HomeFactsSocial Security Disability Rules After Age 60

Social Security Disability Rules After Age 60

When Will Your Ssdi Benefits Convert To Retirement Benefits

Disability Over 50: Why Age Counts in a Social Security Disability Case

You are eligible for retirement benefits once you turn 62, but that does not necessarily mean that your SSDI benefits will convert on your 62nd birthday. The SSA will automatically convert your SSDI benefits to retirement benefits once you reach what is known as full retirement age. Contrary to popular belief, the full retirement age is not 62.

Your full retirement age will vary depending on the year you were born. For example, if you were born in 1960 or later, your full retirement age is 67. This means if you are currently receiving SSDI benefits and you were born in 1960 or later, your SSDI benefits will not convert to retirement benefits until your 67th birthday. Full retirement ages for other birth years are:

  • 1937 or earlier: 65 years old
  • 1938: 65 years 2 months old
  • 1939: 65 years 4 months old
  • 1940: 65 years 6 months old
  • 1941: 65 years 8 months old
  • 1942: 65 years 10 months old
  • 1943-1954: 66 years old
  • 1955: 66 years 2 months old
  • 1956: 66 years 4 months old
  • 1957: 66 years 6 months old
  • 1958: 66 years 8 months old
  • 1959: 66 years 10 months old

If you were born on January 1st, you should look to the previous year to determine your full retirement age. For example, if you were both on January 1, 1955, you should look at the full retirement age for people born in 1954. This means your full retirement age would be 66 years old rather than 66 years 2 months old.

Special Provisions For Older Workers Seeking Social Security Disability

About 156 million workers were granted SSDI benefits due to a long-lasting impairment, and about 8.2 million disabled workers were granted SSDI after 50 benefits.

Applicants Ages 50 to 54

The SSA does not have any special rules for applicants who are older than 50. People who are disabled, are 50 to 54 years old, and cannot perform any work that involves limited physical activity may improve their chances of getting approved for benefits.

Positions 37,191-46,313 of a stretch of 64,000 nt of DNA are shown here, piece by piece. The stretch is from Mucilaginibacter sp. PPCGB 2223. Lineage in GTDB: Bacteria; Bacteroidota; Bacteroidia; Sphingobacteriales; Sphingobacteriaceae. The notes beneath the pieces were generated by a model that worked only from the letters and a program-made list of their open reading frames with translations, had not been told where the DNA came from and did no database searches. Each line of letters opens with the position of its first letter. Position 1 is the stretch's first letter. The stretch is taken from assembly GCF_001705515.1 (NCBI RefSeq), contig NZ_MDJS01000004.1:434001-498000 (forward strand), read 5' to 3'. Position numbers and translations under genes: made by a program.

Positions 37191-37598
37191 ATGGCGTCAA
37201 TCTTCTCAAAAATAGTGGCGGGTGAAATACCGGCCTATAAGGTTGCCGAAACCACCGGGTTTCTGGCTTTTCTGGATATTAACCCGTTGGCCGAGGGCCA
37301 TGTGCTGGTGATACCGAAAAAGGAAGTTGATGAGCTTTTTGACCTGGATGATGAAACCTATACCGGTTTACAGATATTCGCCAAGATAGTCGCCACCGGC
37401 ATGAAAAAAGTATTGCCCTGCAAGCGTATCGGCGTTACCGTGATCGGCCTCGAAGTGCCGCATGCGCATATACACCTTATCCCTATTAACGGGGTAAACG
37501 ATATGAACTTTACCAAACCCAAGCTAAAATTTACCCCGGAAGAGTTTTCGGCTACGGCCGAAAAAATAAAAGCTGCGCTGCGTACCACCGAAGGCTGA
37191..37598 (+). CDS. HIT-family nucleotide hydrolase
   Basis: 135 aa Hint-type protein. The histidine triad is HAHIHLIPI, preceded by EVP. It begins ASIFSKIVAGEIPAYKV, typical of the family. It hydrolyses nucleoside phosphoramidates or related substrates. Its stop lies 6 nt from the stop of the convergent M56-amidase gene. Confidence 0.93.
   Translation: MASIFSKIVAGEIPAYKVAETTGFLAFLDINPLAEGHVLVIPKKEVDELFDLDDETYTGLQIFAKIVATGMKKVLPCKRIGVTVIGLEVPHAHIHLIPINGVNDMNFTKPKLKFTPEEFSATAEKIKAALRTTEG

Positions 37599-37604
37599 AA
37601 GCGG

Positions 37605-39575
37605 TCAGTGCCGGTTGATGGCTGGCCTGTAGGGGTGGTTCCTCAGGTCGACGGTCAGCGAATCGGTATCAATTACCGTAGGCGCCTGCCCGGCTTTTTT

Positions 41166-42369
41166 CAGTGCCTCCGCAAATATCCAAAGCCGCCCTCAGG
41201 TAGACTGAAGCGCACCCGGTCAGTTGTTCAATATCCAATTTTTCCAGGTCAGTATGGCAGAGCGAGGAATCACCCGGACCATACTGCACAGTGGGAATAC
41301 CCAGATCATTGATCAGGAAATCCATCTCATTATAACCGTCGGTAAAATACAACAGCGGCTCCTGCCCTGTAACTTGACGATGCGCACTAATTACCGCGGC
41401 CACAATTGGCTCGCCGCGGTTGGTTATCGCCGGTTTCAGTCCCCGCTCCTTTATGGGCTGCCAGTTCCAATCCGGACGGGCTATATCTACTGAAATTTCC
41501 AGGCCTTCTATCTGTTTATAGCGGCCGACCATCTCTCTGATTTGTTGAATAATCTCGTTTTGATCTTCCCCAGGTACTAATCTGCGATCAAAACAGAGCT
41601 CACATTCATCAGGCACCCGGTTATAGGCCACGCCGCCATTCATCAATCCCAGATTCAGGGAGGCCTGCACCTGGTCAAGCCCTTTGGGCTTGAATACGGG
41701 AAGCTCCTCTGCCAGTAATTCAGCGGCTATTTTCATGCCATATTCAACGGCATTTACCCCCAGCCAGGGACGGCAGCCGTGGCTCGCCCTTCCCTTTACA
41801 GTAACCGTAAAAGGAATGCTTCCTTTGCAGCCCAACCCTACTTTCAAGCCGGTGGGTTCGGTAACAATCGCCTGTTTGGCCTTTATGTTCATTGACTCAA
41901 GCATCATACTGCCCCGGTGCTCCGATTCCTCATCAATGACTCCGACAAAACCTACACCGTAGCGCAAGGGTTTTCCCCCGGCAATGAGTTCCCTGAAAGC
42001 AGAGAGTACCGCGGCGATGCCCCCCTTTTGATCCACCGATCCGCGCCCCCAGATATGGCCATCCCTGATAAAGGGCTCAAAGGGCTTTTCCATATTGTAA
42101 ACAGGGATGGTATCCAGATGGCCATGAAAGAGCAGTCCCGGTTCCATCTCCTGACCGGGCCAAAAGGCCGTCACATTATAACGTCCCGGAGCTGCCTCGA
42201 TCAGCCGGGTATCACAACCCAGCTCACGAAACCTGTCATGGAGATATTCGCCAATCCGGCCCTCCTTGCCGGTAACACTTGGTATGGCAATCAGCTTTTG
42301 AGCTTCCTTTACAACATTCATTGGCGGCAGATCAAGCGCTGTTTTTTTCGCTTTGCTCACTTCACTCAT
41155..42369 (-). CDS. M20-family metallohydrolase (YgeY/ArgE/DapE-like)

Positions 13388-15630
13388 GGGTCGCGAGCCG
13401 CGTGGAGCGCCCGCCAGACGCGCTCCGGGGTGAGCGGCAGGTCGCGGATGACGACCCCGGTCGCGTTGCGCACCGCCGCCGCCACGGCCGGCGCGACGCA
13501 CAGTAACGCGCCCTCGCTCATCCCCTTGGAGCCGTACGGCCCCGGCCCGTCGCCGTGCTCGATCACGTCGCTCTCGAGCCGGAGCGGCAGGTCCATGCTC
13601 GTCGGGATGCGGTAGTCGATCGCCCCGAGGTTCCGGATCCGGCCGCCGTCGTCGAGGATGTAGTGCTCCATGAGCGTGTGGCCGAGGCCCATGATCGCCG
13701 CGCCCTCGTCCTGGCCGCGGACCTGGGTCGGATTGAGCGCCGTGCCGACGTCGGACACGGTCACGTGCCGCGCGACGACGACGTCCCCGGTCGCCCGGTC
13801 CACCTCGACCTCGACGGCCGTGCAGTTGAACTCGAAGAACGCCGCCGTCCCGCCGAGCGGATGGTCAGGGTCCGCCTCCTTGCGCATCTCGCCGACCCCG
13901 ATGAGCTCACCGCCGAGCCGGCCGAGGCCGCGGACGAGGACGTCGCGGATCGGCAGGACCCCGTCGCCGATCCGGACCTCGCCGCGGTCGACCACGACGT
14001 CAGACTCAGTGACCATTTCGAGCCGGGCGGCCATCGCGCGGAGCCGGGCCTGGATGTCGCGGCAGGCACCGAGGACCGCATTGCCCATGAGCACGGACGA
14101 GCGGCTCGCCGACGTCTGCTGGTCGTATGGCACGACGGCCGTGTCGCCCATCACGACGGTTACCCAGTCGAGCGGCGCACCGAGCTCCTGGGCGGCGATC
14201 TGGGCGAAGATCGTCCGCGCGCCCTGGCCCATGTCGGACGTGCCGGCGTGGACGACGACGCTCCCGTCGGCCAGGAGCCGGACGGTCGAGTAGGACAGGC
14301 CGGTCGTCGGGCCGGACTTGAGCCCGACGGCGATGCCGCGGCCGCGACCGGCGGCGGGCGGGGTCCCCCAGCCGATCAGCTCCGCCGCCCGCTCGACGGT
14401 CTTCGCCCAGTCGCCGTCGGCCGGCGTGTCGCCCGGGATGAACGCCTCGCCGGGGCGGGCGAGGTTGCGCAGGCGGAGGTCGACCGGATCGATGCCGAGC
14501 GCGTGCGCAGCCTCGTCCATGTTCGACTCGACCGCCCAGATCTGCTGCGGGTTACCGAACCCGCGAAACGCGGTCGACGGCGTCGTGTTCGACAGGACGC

Applicants Ages 55 to 60

When a claimant is age 55 to 60, then the SSA will analyze the age, past work experience, education level, and performance in less demanding work. If you have serious health problems, you may be granted disability benefits in the first instance. Further, the SSA regularly appoints vocational experts who can testify with regard to an individuals capabilities in a work setting.

Applicants Older Than 60

Disability rules are more flexible for claimants who are older than 60. People who have disabilities are likely to receive the benefits they need if they are unable to perform any work. The SSAs determination can increase your chance of drawing complete Social Security retirement benefits. The benefits will be granted when you are completely retired at the age of 62. This can help you receive increased retirement benefits instead of accepting reduced benefits at a younger age.

Filing For Social Security Disability After Age 50

If youre over the age of 50 and have been working with significant medical issues, now may be the time to file for Social Security Disability. The Social Security Administration has special rules that are used in assessing your claim.

Leah Michael explains why it may be easier to get Social Security Disability benefits after age 50.

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The Rules For Approval Relax The Greater The Claimant’s Age